$6.1 million in total research awards in fiscal year 2021.
Center Affiliates: 22 Faculty Members & 25 Students
SUPPORTED BY THE COLLEGE OF ARTS & SCIENCES, ANDREW YOUNG SCHOOL OF POLICY STUDIES, & SCHOOL OF PUBLIC HEALTH
Interdisciplinary Research Center
The Center focuses on perpetrators and/or victims of interpersonal violence and addresses the causes, effects, treatment, and prevention of all types of violence, including (but not limited to) domestic violence, child sexual abuse, rape and sexual assault, physical child abuse, and violent crime.
Research on the Rise
The Center facilitates cross-disciplinary research via its network of scholars who communicate regularly and with a shared vision and goal. Because of this network, in the past year, collaborations among CRIV faculty, postdoctoral fellows, and/or students resulted in 10 external grant submissions (total amount requested: $13,081,016), 5 external grants that were funded (total costs: $6,122,855), 33 papers published in peer-reviewed journals, and 16 presentations at 13 national and 3 international conferences in 2021.
What Are the Advantages of Interdisciplinary Studies?
Interdisciplinary collaboration draws from two or more academic disciplines to facilitate discourse, generate innovative new scholarship, and support the training of new scholars in the field. The Center’s interdisciplinary focus promotes programming to achieve these aims in a variety of ways, including (1) A Distinguished Speaker Series [https://violence.gsu.edu/distinguished-speaker-series/] which features nationally recognized scholars, (2) a small grants program [https://violence.gsu.edu/seed-grant/] that supports innovative research ideas with a high potential to make a significant scientific or community impact, and (3) a Student Seminar Series [https://violence.gsu.edu/student-seminar-series/] led by Center faculty which exposes students to a range of interdisciplinary research on interpersonal violence.
- Mercy Care
- American Professional Society on the Abuse of Children
- Project Healthy Grandparents
- Atlanta Police Department’s Atlanta Police Leadership Initiative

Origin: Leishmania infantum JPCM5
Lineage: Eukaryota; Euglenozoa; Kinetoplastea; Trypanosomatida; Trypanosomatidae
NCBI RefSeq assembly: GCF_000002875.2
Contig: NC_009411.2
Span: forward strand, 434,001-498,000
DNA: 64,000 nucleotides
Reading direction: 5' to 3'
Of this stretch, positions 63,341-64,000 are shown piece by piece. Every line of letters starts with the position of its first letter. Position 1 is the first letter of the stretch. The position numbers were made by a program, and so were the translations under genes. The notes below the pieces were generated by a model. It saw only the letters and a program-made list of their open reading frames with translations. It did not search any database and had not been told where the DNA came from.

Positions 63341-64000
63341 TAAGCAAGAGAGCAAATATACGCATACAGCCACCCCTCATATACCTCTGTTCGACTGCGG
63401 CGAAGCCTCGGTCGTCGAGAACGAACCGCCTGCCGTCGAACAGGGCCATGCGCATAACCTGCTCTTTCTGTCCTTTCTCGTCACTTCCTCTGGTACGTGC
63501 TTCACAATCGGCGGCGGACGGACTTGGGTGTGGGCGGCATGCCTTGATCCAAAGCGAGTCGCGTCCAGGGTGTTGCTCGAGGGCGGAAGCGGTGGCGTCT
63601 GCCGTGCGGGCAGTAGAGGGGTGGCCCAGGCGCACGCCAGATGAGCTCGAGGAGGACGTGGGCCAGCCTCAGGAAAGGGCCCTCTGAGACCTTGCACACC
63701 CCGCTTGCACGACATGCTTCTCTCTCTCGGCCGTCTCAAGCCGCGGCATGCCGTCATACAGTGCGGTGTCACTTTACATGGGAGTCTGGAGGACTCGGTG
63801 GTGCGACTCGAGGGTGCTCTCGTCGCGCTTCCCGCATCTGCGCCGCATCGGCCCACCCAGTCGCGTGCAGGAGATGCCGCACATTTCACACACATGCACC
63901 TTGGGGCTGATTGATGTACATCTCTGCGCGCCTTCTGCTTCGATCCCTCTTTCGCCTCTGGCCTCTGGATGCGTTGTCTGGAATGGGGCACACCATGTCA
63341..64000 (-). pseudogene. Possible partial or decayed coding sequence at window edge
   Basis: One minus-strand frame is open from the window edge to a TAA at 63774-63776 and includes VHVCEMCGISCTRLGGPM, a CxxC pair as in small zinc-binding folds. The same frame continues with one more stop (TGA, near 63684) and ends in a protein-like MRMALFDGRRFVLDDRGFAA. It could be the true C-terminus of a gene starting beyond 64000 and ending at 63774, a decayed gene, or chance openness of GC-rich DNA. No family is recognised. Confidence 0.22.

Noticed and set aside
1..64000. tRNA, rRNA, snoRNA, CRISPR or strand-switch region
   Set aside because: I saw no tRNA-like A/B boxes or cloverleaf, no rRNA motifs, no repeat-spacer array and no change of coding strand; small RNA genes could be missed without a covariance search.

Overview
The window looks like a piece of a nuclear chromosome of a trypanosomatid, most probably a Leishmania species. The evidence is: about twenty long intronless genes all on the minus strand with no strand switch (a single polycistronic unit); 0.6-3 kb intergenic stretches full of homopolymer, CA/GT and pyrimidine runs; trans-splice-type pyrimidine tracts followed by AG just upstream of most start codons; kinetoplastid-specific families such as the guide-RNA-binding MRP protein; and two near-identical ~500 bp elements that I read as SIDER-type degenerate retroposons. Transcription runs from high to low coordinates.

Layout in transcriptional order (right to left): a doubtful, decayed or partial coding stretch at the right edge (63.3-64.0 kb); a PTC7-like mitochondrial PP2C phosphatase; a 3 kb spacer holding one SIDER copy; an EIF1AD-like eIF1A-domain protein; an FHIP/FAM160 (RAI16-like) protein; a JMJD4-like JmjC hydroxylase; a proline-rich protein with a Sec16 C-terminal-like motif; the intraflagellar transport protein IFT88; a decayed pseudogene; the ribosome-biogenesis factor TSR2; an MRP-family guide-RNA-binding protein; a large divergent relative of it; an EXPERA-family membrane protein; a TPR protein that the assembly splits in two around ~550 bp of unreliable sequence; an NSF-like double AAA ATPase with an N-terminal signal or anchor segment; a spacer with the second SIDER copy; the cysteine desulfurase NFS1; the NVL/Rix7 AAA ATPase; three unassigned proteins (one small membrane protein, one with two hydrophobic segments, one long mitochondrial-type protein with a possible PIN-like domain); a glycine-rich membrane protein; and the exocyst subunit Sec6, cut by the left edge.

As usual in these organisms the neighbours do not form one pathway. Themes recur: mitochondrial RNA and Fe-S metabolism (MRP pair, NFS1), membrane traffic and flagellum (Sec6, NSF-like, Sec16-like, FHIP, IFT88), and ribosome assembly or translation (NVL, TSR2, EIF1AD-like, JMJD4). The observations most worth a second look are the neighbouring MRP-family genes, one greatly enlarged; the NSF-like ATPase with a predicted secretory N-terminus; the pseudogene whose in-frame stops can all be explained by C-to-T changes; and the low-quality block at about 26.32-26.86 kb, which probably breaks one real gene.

- CDC’s National Center for Injury Prevention and Control Scientific Advisory Board
- National Alliance Home Visiting Model Alliance
- Gwinnett County Health Department
- Injury Prevention Research Center at Emory – Violence Prevention Task Force
- Georgia Commission on Family Violence
- Georgia Department of Public Health Injury Prevention Program
- Georgia Coalition Against Domestic Violence
Shannon Self-Brown, PhD
Welcome, to our new colleague!
Dr. Elizabeth (Liz) Mosley, PhD, MPH, is a Limited Term Clinical Assistant Professor with the Mark Chaffin Center for Healthy Development (MCCHD) at Georgia State University School of Public Health. She investigates how social determinants (including gender, race/ethnicity, class, and stigma) affect sexual and reproductive health equity in the US and globally. Her research applies quantitative, qualitative, multi-level, and community-engaged methods to study a number of topics including family planning; pregnancy support interventions; HIV/AIDS; and gender-based violence across North and Latin America, sub-Saharan Africa, Asia, Europe, and Australia. Dr. Mosley completed her PhD in Health Behavior and Health Education at the University of Michigan, where she was also a NIH predoctoral trainee in public health demography with the Population Studies Center. Her dissertation used nationally-representative surveys to analyze attitudes toward abortion, gender roles, and economic equality in the U.S. and South Africa. From 2011-2012, she served as a maternal and child health Global Health Corps Fellow in Uganda with the Elizabeth Glaser Pediatric AIDS Foundation. Dr. Mosley completed her MPH at the University of North Carolina, where her Capstone project addressed sexual and domestic violence with diverse stakeholders across the state. During her MPH, Dr. Mosley was trained by UNC BirthPartners and DONA International; she still volunteers as a full spectrum doula.